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00:00 – intro
02:00 – Sayings
03:45 – Mark cooking the books
04:15 – Wrestling (pro and high school)
06:15 – Marks car accidents
06:30 – Exercise vs eating correctly
11:30 – Working at McDonald's
13:54 – Protein
17:30 – Abraham Lincoln’s house
19:00 – Mark’s week
30:00 – Shane’s week
45:00 – Shane takes a step class
50:00 – Belts
52:00 – Changing Rooms
54:00 – Mike’s week
55:00 – Mike does a workout video
60:00 -- Argue about Red Robin
1:11:00 – Weigh-ins
1:24:00 – Listener Questions
1:38:00 – Dishin about Dishes
1:42:00 – Weekly weight loss goals
My daughter approached me earlier today and asked me to fix her toy. This newly acquired toy is a blonde Barbie (real original, right?) with a white horse. The horse sports a pink rubber saddle that Barbie can be placed on. The reason I was mandatorily-volunteered to 'repair' this equestrian play-thing was that Barbie would not remain seated while my daughter played with her. I was able to refrain from scolding Barbie for being so rude while I tried to decode the leg-straps I just discovered in that moment.
Hunched over, I frustratingly manipulating my own fingertips as if they were a couple of nineteenth century surgical robots. My daughter repeatedly sighed while muttering "I just don't know". She also began to pace like a mother waiting on the results of her child's surgery. FYI: I hate performing tiny tasks that aren't raised to a pleasant working height with adequate lighting. The feeling of curling over, hunching down, and having both hands work closely together undoubtedly annoys me. That being said, I did resolve the issue by placing Barbie onto the saddle with her legs snugly held by the straps.
I was feeling a bit vindictive. My daughter obviously didn't feel the gravity of the situation as intensely has she had communicated with her words, sounds, and her actions. This annoyed me during and after the 'repair'. She learns this behavior from my beautiful, wonderful, amazing, and only sometimes dramatic wife. That's not to say that my daughter doesn't exhibit bad behaviors from me, but for some reason whenever anything can be my wife's fault, I go with that option. I lovingly texted my wife the following:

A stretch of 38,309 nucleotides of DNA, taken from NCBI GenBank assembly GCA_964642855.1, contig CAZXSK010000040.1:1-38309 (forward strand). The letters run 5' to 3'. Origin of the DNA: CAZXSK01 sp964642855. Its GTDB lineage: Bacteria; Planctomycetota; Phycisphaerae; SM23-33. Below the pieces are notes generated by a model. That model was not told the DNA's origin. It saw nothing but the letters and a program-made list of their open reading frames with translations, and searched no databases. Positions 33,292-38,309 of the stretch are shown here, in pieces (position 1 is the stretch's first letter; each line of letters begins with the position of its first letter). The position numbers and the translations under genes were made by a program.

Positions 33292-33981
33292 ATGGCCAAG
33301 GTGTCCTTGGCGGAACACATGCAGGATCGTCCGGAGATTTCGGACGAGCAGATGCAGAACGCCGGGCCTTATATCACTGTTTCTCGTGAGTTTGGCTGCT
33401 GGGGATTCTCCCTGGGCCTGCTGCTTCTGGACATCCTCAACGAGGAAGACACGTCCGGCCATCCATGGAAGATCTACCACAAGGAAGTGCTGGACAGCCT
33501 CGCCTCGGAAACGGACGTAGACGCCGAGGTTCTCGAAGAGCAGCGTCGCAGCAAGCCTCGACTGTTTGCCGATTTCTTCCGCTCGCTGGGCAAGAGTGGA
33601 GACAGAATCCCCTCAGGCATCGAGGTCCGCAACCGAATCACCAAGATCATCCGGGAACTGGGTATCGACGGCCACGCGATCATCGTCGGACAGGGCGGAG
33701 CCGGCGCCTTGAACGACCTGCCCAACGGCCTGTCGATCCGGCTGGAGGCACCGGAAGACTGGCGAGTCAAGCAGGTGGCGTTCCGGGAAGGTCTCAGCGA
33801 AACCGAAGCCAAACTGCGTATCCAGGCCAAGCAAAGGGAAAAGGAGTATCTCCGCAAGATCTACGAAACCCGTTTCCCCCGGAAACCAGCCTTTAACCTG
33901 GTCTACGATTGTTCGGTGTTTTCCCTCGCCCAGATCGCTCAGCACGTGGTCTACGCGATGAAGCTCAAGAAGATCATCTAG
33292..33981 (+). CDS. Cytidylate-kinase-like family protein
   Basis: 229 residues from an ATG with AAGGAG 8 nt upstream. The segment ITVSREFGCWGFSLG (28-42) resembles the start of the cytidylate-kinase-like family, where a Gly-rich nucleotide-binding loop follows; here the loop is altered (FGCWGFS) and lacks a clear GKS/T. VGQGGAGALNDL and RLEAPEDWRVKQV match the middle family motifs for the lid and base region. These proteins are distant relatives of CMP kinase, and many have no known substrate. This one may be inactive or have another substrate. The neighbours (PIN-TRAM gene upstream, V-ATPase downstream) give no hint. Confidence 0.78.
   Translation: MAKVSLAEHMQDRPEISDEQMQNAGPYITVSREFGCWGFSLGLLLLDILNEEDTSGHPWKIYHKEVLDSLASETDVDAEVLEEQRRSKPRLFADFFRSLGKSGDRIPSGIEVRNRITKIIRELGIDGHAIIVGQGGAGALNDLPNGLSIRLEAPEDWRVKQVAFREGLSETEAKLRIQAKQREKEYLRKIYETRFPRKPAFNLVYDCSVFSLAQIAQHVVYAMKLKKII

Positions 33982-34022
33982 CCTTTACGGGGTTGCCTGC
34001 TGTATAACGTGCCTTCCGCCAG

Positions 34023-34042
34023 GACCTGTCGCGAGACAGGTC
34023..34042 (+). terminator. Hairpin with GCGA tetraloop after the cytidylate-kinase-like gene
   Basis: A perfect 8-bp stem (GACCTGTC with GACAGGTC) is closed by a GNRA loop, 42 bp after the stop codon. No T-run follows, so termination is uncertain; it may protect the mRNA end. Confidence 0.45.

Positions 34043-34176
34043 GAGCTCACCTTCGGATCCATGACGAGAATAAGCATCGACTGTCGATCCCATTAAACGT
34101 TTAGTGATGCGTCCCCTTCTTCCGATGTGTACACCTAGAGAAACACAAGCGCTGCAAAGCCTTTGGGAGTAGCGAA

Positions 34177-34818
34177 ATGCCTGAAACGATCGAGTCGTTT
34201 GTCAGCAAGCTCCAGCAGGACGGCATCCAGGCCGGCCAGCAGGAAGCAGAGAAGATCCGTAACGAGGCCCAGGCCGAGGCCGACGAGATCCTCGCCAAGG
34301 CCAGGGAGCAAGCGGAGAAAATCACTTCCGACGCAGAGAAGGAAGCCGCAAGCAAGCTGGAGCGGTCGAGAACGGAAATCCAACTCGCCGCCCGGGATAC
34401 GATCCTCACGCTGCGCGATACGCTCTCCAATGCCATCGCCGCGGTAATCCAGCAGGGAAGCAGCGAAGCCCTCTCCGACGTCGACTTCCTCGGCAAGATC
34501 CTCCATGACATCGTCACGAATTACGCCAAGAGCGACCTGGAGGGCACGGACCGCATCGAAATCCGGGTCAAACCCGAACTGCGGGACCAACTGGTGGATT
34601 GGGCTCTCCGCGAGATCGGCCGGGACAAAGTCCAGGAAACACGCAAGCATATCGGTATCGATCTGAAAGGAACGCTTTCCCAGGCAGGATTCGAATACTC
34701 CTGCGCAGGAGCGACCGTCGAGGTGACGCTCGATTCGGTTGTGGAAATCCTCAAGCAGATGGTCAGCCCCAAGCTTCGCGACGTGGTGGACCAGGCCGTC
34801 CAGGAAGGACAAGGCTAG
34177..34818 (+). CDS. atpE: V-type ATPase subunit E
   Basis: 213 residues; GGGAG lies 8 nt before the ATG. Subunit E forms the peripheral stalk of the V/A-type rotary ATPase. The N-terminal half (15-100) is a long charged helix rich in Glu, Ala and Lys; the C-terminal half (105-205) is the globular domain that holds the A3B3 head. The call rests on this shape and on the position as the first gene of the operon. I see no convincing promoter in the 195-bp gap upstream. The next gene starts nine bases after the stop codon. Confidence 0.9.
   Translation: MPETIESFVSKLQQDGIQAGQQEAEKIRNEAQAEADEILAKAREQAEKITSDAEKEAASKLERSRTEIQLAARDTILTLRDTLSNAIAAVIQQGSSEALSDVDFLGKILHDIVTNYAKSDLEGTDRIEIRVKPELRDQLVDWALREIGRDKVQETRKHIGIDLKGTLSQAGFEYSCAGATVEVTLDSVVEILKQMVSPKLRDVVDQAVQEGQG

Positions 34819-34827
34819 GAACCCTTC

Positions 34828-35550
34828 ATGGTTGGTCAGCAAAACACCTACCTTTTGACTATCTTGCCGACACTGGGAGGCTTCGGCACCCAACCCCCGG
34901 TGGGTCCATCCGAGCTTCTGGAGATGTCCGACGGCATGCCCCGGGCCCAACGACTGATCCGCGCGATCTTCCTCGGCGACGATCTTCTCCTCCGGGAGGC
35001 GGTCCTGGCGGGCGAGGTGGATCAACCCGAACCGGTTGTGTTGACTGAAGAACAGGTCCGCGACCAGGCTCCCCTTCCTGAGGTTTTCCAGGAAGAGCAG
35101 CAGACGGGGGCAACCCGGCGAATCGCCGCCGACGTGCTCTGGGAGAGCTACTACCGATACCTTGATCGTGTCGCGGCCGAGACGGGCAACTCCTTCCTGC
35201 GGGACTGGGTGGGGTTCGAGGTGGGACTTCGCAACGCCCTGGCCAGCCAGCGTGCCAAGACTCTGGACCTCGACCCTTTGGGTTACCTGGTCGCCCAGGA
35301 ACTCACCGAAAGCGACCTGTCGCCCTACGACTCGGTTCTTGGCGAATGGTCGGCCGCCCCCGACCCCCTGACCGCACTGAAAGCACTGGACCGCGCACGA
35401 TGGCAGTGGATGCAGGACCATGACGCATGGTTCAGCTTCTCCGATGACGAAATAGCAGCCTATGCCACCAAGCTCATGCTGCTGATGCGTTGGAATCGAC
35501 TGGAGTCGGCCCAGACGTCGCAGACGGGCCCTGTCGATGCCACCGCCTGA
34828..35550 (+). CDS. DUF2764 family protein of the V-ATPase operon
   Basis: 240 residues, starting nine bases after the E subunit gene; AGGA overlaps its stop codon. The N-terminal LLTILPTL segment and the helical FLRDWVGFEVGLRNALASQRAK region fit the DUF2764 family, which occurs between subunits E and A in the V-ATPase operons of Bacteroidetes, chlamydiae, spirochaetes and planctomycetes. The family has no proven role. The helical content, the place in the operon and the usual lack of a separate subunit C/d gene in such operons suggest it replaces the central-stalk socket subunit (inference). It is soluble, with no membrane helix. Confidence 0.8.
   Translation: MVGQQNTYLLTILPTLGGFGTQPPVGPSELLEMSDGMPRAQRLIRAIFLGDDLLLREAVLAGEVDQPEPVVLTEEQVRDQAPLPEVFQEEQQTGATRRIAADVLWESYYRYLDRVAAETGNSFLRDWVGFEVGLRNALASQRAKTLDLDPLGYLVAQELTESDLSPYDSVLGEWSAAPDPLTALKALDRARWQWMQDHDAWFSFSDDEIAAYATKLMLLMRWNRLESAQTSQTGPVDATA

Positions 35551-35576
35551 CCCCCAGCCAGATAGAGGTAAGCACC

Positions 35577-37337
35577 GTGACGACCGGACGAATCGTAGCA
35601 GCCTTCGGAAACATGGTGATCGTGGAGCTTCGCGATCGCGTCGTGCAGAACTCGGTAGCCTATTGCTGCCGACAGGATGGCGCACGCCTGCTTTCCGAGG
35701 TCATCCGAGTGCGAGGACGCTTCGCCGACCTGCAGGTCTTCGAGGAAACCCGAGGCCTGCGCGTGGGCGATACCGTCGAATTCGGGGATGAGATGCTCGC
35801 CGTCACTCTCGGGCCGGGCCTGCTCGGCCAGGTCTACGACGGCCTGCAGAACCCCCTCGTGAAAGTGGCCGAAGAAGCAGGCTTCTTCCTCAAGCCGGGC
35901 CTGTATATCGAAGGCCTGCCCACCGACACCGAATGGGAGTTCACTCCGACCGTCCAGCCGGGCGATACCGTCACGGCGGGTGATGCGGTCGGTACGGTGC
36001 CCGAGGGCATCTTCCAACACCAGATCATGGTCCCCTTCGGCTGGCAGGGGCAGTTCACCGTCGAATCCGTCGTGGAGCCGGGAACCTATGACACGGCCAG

For the record, my wife wasn't feeling well that day. She had some episodes of mild nausea and a husband who sometimes forgets to stop pointing fingers. Any disappointed noises she made that day were because of this.
People reliably look for someone or something to blame whenever there is a problem. It absolves us of responsibility and of guilt. In regards to weightloss, I have historically blamed stress, workloads, my home environment, timing, the alignment of the planets, pizza, genetics, holidays, family, commercialism, hallmark, you name it and I blamed it!
Blaming externally instead of taking responsibility steals from you your individual sovereignty and the potential for an upgrade to your internal software. Every time we fail, take responsibility, and learn from it we are essentially writing a patch for our internal software. Some of us unfortunately never make it past version 1.0.
Something I have been making a point to attempt do in the last few years is recognize what is my fault and taking responsibility for my choices and actions.
I urge all of us on this journey for self-improvement to toss blame out of the window and swallow a big heaping helping of responsibility. I am where I am because of the person I've chosen to be, and even though it is not bad it could certainly be better. My next major 'patch' needs to be a physically healthy version of me.
So I say everyone, especially in today's hyperbolic and hyper-sensitive culture, should make an effort to take personal responsibility over themselves, identify failures, and write a new patch so they can develop a better version of themselves.
....Or we could continue on, wear down our floors, and possibly die early. Who knows. I at least want to spend a some amount of time being a healthy weight to see what all of the fuss is about.
Anyway, thanks for reading. Happy Losing!